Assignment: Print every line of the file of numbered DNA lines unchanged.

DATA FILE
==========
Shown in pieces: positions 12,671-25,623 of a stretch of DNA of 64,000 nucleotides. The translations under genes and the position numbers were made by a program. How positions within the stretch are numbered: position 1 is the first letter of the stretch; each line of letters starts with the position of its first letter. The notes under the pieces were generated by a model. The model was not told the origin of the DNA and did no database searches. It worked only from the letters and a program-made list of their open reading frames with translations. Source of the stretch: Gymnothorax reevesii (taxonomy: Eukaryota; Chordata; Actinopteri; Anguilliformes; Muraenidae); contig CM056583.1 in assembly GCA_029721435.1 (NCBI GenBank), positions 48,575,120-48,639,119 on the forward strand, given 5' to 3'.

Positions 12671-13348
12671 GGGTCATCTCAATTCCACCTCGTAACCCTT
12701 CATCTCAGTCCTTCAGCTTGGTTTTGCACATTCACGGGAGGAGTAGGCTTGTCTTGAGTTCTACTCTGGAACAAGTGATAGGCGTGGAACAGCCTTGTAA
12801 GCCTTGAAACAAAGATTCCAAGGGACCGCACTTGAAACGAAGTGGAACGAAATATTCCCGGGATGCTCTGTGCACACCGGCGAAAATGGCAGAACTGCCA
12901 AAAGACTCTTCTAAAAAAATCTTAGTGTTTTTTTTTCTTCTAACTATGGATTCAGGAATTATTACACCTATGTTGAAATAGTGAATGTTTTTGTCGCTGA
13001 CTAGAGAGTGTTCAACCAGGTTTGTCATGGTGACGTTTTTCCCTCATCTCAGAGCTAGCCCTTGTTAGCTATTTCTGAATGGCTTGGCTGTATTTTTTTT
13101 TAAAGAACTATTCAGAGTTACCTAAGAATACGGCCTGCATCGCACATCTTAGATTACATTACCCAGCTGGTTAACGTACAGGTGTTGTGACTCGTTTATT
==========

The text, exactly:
Shown in pieces: positions 12,671-25,623 of a stretch of DNA of 64,000 nucleotides. The translations under genes and the position numbers were made by a program. How positions within the stretch are numbered: position 1 is the first letter of the stretch; each line of letters starts with the position of its first letter. The notes under the pieces were generated by a model. The model was not told the origin of the DNA and did no database searches. It worked only from the letters and a program-made list of their open reading frames with translations. Source of the stretch: Gymnothorax reevesii (taxonomy: Eukaryota; Chordata; Actinopteri; Anguilliformes; Muraenidae); contig CM056583.1 in assembly GCA_029721435.1 (NCBI GenBank), positions 48,575,120-48,639,119 on the forward strand, given 5' to 3'.

Positions 12671-13348
12671 GGGTCATCTCAATTCCACCTCGTAACCCTT
12701 CATCTCAGTCCTTCAGCTTGGTTTTGCACATTCACGGGAGGAGTAGGCTTGTCTTGAGTTCTACTCTGGAACAAGTGATAGGCGTGGAACAGCCTTGTAA
12801 GCCTTGAAACAAAGATTCCAAGGGACCGCACTTGAAACGAAGTGGAACGAAATATTCCCGGGATGCTCTGTGCACACCGGCGAAAATGGCAGAACTGCCA
12901 AAAGACTCTTCTAAAAAAATCTTAGTGTTTTTTTTTCTTCTAACTATGGATTCAGGAATTATTACACCTATGTTGAAATAGTGAATGTTTTTGTCGCTGA
13001 CTAGAGAGTGTTCAACCAGGTTTGTCATGGTGACGTTTTTCCCTCATCTCAGAGCTAGCCCTTGTTAGCTATTTCTGAATGGCTTGGCTGTATTTTTTTT
13101 TAAAGAACTATTCAGAGTTACCTAAGAATACGGCCTGCATCGCACATCTTAGATTACATTACCCAGCTGGTTAACGTACAGGTGTTGTGACTCGTTTATT